lateclock.jpgI had a crazy, terrifying teacher in first grade. She carried a ruler around and banged it on your desk when she screamed at you. She sat kids in the corner for just looking at her the wrong way and never let us use the bathroom, which ended in lots of puddles on the floor. But despite her sadistic teaching methods and rules, she taught us one thing of importance–being on time.
She would tell us daily that being on time showed respect, good work ethic and manners. She said, “a person that shows up late is saying ‘I matter more than you’.” This is the one lesson that I agree with, and being on time is the one thing that I see less and less of these days.
I am a Pre-K teacher and every single day kids are brought in late to school. My daughter is in kindergarten and at Back to School night, her principal said that lateness was a big problem. Not only are the kids missing out on the morning routine, but they are being taught that they can show up whenever they want.
I asked a couple of local preschool directors if lateness was a problem at their schools and not surprisingly–it is….

Director #1:

We have the families that are perpetually late. Most try hard to get here on time and are usually very apologetic about being late, but it seems to me that there are just some folks who are never on time. This is the reason we need penalties for late pick up of children. I tell the ones who are always late that next year in public school they won’t be able to do this– it’s a real wake up call for some.

Director #2:

We have families who routinely come to school late. Over the past few years we have started our school year with a Family Orientation meeting that is required of all incoming families. During that meeting our Family Services Director discusses this issue at length along with other pertinent school/home information.
We discuss the feelings that children experience when they walk into a classroom that is already working; the late arriving children miss valuable time to interact with peers and teachers and get prepared for the day’s work. We liken it to adult’s work and the feeling one has when arriving late for an important meeting or presentation.
This proactive approach has helped to decrease the number of late arrivals; however it continues to be a challenge for us.

I’m not perfect. I was late picking up my oldest daughter from school yesterday because I’m potty training my little one and I had to wait for her to use the bathroom before she had an accident in the car. Poop happens–we all mess up sometimes. But teaching our children that they need to be somewhere on time is an important life lesson.

Editor, writer, social media manager. Food, cocktail and coffee lover. Proud Jersey girl.

7 replies on “The Lost Etiquette of Being on Time”

  1. I agree completely. I hate being late, and I try my best to be on time or even a little early to my appointments. Of course things happen, but if it’s perpetual it does show a lack of consideration and a “my time is more valuable than your time” attitude.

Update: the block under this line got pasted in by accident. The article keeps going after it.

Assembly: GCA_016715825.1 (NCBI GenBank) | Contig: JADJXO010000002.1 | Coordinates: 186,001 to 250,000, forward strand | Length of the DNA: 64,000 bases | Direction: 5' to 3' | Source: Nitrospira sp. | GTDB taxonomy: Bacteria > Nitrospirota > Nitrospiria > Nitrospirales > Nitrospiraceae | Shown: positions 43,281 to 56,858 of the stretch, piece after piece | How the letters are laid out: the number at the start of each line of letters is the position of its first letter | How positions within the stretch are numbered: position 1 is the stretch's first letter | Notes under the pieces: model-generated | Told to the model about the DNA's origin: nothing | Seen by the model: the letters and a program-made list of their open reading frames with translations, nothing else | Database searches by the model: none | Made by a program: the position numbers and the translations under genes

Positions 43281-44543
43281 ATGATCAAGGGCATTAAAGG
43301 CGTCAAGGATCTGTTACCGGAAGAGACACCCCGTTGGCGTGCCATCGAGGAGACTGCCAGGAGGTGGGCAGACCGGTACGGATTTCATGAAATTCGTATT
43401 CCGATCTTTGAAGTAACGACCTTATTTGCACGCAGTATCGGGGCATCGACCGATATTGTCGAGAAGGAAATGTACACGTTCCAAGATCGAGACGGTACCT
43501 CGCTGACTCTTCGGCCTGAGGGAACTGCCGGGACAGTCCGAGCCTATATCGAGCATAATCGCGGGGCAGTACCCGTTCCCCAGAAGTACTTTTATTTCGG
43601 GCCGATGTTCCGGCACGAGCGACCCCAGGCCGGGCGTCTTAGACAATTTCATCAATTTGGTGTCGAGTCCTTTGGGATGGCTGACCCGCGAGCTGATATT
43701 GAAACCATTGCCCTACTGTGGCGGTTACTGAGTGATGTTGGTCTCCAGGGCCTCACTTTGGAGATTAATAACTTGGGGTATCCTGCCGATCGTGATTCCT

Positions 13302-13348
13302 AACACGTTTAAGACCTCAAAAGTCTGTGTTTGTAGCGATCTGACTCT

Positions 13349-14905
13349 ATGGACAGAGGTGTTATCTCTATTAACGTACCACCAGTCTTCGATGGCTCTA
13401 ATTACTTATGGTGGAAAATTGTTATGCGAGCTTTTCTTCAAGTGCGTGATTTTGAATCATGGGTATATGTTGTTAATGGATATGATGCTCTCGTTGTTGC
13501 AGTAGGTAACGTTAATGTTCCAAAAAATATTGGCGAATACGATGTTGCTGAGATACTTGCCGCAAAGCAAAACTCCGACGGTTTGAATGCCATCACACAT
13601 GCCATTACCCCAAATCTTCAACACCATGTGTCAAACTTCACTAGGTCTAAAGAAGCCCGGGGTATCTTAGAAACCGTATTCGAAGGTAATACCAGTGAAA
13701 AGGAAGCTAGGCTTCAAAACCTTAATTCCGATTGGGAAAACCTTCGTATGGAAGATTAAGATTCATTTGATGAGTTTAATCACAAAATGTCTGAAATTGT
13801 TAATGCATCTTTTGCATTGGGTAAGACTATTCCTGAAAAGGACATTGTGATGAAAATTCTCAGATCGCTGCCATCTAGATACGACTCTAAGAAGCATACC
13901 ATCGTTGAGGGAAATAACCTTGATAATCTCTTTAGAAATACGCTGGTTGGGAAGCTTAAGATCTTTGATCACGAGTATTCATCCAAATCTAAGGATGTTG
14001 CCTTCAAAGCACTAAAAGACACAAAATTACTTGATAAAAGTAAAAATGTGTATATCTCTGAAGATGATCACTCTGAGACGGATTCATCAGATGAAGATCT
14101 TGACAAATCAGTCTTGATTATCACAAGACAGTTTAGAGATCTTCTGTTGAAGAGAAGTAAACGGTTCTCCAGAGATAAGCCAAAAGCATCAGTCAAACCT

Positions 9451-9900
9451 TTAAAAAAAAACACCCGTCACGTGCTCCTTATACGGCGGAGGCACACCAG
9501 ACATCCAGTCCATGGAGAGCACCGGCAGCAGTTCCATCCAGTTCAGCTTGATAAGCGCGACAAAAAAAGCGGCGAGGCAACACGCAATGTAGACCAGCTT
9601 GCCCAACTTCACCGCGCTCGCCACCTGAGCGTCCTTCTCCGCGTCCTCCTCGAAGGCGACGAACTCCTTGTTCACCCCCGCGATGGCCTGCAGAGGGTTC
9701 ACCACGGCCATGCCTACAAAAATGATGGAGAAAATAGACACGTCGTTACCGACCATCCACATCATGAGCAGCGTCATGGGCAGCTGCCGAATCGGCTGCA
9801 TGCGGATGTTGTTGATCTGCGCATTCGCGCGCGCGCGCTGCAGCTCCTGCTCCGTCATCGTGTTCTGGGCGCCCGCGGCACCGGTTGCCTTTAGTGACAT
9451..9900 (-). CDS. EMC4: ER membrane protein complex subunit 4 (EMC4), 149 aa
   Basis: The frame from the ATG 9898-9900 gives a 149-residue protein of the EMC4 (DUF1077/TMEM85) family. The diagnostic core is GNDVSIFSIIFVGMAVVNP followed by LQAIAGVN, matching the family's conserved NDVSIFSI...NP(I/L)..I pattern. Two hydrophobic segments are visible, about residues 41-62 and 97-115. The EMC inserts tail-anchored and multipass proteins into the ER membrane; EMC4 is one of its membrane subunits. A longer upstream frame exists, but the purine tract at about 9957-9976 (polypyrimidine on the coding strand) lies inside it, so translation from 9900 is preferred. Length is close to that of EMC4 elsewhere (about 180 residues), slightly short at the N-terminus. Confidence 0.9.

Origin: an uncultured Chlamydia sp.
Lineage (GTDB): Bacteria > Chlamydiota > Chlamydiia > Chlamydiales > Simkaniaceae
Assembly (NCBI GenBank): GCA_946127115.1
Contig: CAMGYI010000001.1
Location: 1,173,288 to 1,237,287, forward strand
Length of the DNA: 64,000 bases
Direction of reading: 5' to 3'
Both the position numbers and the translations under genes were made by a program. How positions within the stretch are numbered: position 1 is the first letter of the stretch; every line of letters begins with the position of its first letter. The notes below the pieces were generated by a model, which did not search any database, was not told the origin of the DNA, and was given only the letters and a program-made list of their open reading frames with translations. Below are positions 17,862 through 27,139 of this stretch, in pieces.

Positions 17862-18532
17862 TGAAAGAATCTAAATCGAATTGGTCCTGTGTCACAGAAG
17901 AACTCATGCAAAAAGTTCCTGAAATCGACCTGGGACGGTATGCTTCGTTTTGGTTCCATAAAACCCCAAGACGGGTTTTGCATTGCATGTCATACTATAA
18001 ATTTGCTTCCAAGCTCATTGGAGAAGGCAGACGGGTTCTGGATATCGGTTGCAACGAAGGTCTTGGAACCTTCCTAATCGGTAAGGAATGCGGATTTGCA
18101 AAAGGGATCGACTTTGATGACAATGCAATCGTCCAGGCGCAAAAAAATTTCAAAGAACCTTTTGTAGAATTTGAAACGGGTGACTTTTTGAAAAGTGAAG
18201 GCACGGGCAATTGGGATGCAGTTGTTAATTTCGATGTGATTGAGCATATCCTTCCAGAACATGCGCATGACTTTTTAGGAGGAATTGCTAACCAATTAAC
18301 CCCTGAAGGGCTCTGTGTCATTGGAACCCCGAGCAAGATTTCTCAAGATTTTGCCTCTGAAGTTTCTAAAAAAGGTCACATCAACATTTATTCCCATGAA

In college, a few professors would have their doors locked from the inside after the start of class. If you didn’t make it on time, for whatever reason, you were absent.

  2. I’m always late. Well, I used to be. I try really hard to be on time now. I am terrible at time management – always trying to cram more in – but I’m getting better. I am awed, however, by the kids strolling to school after the morning bell has already rung. At least I always rushed.

  3. Preschool and late? Oh brother. There’s plenty of time later in life to adhere to a schedule, preschool should be “pre” schedule and “pre” uptight, if you ask me.

  4. I admit i have brought my pre-k child late a few too many times. I hate being late anywhere myself and hate when people are late, i think it’s very inconsiderate. I recently had my daughter’s b-day party at a local gym place, from 12-1:30. I knew someone would be late but no one was really more than 5-10 min. late, so i thought. One guest showed up @ 1:25…not only late but brought 3 other people…i haven’t talked to her since.

  5. good article, georgette.
    there are things you try to teach your children from the beginning – the importance of hand washing, teeth brushing, sharing, good manners (please and thank you), how to be courteous to those around you, etc. i believe that being on time should be part of this list.
    i am the mother of 2 small children, one of which started school this past sept. i was rather surprised at the number of parents who regularly drop their children off late. when the child arrives a few minutes early it allows for the transition between the crazy morning hustle and the start of the school day. it also shows consideration and respect for the teachers who are attempting to engage several easily distracted pre-schoolers.
    i’m sure most of us get to our appts on time, whether at the doctor’s or just at the hairdresser or manicure place. so why not to school? i can attest that it is difficult to get out of the house in a timely fashion with small children, but an effort should be made. i, too, am far from perfect, but i’d like my child to learn the importance of arriving at school on time and believe it should start early on.

  6. we made every possible attempt to NOT teach our four-year-old children to be on time.

  7. (We’ve stressed using proper english and grammar– starting with the basics: “I” is capitalized, as is the first letter at the start of a sentence. Crazy, I know. We’re old fashioned here…)

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